Does Every Teenager Need Trumenba®?

“The average American TV viewer watches as many as nine drug ads a day, totaling 16 hours per year, which far exceeds the amount of time the average individual spends with a primary care physician.”(1)

Here in New York, Pfizer has started an intensive TV advertising campaign to promote the use of their new Meningitis B vaccine, Trumenba®. It is a very emotional appeal. We hear the voice -over of a sad mother in a hospital room tell us that she must now resume caring for her son, just as she did when he was a young boy. The ad goes on to demonstrate how easily a meningitis infection can spread through common teenage behaviors: shared food, shared drinks, and kissing.

What the advertisement does not mention is the CDC recommendation that Trumenba® or Bexsero® (the other recently licensed Meningitis B vaccine) are not indicated for routine use, but rather for five groups “at increased risk for serogroup B meningococcal infection. “ For current CDC patient guidelines, see the MenB VIS at https://www.cdc.gov/vaccines/hcp/vis/vis-statements/mening-serogroup.html

Every travel health nurse knows how much time and effort we all spend educating our travelers about the value of vaccines. How challenging it can be for us to counsel patients to accept costly vaccines as part of their pre-travel preparation. Direct-to-consumer marketing makes that part of our role even more complicated. By advertising directly to the consumer, pharmaceutical companies add to that burden. We find ourselves having to spend additional time and energy countering false impressions with facts, correcting misunderstandings, and talking patients out of certain vaccines.  Trumenba® is just the latest example. In the past two years, many young adults have been convinced by ads that they need the shingles vaccine- years before it is indicated- and that also goes for the new Prevnar 13 ®vaccine.

Why must U.S. nurses devote precious minutes of a pre-travel visit to this effort? Direct-to-consumer pharmaceutical advertising (DTCPA) is considered at fault by many. DTCPA can be defined as an effort (usually via popular media) made by a pharmaceutical company to promote its prescription products directly to patients.  The United States and New Zealand are the only two countries that allow the pharmaceutical industry to directly advertise to the public. Over the years the FDA has loosened its regulation of DTCPA and the financial impact has been significant. Between 1995 and 2009, after the FDA allowed more flexibility in DTCPA, the amount of money spent by the pharmaceutical industry on DTCPA rose from $340 million to $4.5 billion. Porter (2) cites studies that show that for every $1 spent on DTCPA, the pharmaceutical industry earns $4.20.  According to Ventola (1), DTCPA “is now the most prominent type of health communication that the public encounters.”

While the pharmaceutical industry supports DTCPA, according to Porter (2), more than 60% of physicians want restrictions placed on DTCPA. Many providers want the practice eliminated altogether. When confronted with legal cases to curtail DTCPA,  proponents cite first amendment rights and evidence of these benefits of the practice: “informs, educates and empowers,” “encourages patients to contact a clinician,” “ promotes patient dialogue with health care providers,” “ strengthens a patient’s relationship with a clinician,” “ encourages patient compliance,” “ reduces under-diagnosis and under-treatment of conditions,” “ reduces the stigma associated with certain diseases,” and “encourages product competition and lower prices.” (1)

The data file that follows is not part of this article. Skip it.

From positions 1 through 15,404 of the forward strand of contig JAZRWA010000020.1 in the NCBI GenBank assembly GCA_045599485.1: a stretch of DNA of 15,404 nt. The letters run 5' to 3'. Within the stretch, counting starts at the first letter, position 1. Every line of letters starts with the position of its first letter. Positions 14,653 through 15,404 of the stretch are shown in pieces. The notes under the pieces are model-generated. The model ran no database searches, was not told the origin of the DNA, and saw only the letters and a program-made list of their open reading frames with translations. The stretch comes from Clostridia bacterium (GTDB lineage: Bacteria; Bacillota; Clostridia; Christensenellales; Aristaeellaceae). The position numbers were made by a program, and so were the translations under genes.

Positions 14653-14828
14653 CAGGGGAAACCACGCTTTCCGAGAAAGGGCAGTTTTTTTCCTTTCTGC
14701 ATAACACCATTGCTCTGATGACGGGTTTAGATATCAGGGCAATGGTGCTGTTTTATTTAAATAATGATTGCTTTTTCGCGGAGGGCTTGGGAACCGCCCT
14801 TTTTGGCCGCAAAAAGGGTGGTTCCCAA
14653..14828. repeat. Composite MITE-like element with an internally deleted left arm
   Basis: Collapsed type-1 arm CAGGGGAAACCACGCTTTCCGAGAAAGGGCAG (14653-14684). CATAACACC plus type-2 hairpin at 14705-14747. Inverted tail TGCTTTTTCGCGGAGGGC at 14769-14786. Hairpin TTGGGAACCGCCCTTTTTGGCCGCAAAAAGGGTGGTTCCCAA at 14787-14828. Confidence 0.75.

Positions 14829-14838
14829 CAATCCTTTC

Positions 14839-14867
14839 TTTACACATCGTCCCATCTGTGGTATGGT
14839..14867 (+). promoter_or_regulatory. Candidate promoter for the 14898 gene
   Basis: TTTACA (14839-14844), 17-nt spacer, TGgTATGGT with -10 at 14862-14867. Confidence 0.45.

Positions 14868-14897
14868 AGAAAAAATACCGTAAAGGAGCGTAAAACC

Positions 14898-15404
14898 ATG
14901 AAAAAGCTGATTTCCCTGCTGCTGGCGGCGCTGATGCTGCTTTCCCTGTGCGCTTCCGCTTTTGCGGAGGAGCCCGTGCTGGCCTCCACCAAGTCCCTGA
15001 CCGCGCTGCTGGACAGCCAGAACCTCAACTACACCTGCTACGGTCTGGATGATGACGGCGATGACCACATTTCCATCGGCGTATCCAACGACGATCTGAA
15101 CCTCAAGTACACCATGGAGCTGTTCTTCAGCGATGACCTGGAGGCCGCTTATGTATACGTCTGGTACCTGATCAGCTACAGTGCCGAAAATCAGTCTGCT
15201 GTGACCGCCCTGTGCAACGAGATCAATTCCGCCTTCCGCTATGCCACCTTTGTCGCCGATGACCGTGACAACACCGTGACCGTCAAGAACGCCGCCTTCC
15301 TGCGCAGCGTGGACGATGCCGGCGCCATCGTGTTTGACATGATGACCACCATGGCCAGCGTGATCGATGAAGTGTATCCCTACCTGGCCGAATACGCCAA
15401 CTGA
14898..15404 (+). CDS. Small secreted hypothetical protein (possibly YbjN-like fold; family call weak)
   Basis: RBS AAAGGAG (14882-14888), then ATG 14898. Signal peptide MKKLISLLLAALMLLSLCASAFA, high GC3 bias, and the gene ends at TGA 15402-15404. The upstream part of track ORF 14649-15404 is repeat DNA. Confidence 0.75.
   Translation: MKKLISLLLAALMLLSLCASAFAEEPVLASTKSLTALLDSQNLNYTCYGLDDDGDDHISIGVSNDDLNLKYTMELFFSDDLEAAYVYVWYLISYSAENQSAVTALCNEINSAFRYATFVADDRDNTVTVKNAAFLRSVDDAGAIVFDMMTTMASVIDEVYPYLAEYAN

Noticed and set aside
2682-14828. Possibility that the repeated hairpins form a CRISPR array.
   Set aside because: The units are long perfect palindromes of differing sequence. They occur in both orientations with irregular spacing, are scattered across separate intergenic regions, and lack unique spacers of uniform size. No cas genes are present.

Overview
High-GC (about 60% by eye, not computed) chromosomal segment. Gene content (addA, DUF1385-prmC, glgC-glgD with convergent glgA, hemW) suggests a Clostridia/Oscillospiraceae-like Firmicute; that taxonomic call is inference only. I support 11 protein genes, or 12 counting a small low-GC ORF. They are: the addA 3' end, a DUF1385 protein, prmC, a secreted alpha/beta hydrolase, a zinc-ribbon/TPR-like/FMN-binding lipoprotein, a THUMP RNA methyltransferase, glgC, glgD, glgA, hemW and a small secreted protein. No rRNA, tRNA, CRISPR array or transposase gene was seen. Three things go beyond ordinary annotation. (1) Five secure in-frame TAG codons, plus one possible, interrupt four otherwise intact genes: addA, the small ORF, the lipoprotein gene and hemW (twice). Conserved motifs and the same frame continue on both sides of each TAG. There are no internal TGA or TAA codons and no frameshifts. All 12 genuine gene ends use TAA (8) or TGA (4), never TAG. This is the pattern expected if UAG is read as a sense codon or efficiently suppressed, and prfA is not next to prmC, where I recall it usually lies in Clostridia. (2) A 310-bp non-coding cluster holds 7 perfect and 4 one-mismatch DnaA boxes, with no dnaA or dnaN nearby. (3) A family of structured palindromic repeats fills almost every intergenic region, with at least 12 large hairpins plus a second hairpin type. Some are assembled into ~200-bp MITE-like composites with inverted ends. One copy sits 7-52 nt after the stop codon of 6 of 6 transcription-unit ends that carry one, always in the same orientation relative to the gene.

Opponents take a different view of DTCPA and believe there is also good evidence that this practice: “misinforms patients,” “ omits important information,” “overemphasizes drug benefits,” “promotes new drugs before safety profiles are fully known,” “manufactures disease and encourages drug overutilization,” “ leads to inappropriate prescribing,”  “strains relationships with health care providers,” “ wastes appointment time,” “ is not rigorously regulated,” and “ increases costs.”

As drug costs in the United States continue to rise faster than inflation, direct-to-consumer marketing continues to contribute to this problem. How many times have you had patients come into your office asking for a specific medication or vaccine only because they saw an ad? How often do you have to re-educate your travelers about the recommended indications for a given vaccine or drug? As recently as 2008, 22 of 27 EU countries joined Canada in vetoing DTCPA (1).

All nurses want their patients to have easy access to reliable information, but as it stands now, DTCPA  prioritizes pharmaceutical companies, not consumers and patients.

To learn more about the impact of DTCPA on health policy, clinical practice, and health care costs, here are two relevant articles:

  1. C. Lee Ventola. “Direct-to-Consumer Pharmaceutical Advertising: Therapeutic or Toxic?” P T. 2011 Oct; 36(10): 669-674, 681-684. Available at: http://www.ncbi.nlm.nih.gov/pmc/articles/PMC3278148/ (includes references and some suggested remedies)
  2. Porter, Dayna M. (2011) “Direct-to-Consumer (DTC) Pharmaceutical Marketing: Impacts and Policy Implications,” SPNHA Review: Vol. 7: Iss. 1, Article 5. Available at: http://scholarworks.gvsu.edu/spnhareview/vol7/iss1/5

Gail Rosselot, NP, MPH, COHN-S, FAANP

September 27, 2016